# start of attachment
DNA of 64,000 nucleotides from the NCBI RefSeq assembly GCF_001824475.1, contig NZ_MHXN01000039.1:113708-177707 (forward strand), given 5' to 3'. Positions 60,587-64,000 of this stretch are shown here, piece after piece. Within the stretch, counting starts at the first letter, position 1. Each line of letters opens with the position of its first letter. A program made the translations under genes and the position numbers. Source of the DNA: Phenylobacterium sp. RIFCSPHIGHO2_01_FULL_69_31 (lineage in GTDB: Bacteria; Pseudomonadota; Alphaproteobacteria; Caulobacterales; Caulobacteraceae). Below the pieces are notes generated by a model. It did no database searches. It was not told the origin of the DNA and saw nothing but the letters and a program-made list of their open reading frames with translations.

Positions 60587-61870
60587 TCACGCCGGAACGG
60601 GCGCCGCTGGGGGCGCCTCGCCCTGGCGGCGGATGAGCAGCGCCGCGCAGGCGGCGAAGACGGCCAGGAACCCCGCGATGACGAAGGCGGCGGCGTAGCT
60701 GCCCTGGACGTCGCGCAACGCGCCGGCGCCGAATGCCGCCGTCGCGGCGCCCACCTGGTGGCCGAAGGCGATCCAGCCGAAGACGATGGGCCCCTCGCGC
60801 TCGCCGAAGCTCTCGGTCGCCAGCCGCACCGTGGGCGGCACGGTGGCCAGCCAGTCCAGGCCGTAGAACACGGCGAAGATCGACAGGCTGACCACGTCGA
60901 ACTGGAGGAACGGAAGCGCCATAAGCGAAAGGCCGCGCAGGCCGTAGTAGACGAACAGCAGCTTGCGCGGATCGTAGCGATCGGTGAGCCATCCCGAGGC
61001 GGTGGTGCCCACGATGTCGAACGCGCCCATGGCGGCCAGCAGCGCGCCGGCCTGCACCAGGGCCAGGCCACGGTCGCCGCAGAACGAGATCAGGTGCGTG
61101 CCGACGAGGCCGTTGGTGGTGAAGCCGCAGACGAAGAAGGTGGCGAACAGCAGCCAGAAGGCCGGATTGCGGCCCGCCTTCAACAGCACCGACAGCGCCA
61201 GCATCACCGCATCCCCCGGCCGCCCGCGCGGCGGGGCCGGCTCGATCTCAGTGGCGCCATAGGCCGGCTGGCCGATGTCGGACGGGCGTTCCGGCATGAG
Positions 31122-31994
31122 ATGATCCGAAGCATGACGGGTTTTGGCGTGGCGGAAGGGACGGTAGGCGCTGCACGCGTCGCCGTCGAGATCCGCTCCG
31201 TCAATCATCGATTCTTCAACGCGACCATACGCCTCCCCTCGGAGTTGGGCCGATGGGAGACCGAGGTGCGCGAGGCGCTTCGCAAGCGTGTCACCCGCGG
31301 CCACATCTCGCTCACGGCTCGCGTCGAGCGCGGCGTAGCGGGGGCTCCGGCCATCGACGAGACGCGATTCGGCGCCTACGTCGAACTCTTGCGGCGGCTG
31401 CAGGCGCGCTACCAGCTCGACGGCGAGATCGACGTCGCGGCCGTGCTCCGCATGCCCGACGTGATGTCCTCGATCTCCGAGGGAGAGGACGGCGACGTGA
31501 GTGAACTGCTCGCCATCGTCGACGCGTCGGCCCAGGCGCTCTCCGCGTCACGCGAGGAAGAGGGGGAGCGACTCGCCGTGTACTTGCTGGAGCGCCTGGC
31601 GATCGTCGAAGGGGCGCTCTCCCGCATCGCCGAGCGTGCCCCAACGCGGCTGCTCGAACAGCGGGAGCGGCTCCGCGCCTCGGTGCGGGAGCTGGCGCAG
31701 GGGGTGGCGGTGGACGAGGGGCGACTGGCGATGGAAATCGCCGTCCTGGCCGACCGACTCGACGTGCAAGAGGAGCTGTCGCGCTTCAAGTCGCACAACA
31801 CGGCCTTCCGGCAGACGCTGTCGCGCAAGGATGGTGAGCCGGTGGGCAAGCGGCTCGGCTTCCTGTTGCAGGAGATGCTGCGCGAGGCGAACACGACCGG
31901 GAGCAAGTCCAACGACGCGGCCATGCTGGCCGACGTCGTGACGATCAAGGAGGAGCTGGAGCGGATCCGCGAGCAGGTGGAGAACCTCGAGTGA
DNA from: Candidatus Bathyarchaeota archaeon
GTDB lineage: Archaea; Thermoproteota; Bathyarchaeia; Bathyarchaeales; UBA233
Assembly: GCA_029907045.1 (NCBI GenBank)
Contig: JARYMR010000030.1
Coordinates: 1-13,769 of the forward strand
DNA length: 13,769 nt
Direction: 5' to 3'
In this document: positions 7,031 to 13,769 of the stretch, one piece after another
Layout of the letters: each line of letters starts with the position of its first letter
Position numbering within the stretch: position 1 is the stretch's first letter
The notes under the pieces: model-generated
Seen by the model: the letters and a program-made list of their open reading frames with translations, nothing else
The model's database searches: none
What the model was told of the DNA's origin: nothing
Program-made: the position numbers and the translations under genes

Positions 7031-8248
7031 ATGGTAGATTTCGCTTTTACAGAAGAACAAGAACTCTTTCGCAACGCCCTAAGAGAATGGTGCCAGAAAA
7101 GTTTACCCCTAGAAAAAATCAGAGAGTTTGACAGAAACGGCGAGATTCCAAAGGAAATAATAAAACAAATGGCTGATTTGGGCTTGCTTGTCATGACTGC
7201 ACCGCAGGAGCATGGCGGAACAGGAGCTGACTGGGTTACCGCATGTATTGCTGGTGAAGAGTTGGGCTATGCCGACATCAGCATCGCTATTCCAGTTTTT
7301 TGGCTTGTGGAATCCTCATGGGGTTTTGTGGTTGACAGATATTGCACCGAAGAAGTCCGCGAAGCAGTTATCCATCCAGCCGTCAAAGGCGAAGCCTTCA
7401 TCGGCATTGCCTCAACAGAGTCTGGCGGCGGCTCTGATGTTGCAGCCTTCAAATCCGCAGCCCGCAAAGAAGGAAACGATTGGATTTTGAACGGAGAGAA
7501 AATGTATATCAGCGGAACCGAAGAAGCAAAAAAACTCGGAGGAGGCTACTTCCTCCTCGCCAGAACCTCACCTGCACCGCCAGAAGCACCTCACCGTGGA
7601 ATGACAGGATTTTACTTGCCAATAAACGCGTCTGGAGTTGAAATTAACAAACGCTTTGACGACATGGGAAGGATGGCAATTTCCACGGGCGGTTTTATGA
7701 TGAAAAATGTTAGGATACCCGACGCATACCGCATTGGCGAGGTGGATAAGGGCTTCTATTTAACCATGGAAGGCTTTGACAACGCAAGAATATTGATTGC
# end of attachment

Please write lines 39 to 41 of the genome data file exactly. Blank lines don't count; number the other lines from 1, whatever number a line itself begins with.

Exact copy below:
7201 ACCGCAGGAGCATGGCGGAACAGGAGCTGACTGGGTTACCGCATGTATTGCTGGTGAAGAGTTGGGCTATGCCGACATCAGCATCGCTATTCCAGTTTTT
7301 TGGCTTGTGGAATCCTCATGGGGTTTTGTGGTTGACAGATATTGCACCGAAGAAGTCCGCGAAGCAGTTATCCATCCAGCCGTCAAAGGCGAAGCCTTCA
7401 TCGGCATTGCCTCAACAGAGTCTGGCGGCGGCTCTGATGTTGCAGCCTTCAAATCCGCAGCCCGCAAAGAAGGAAACGATTGGATTTTGAACGGAGAGAA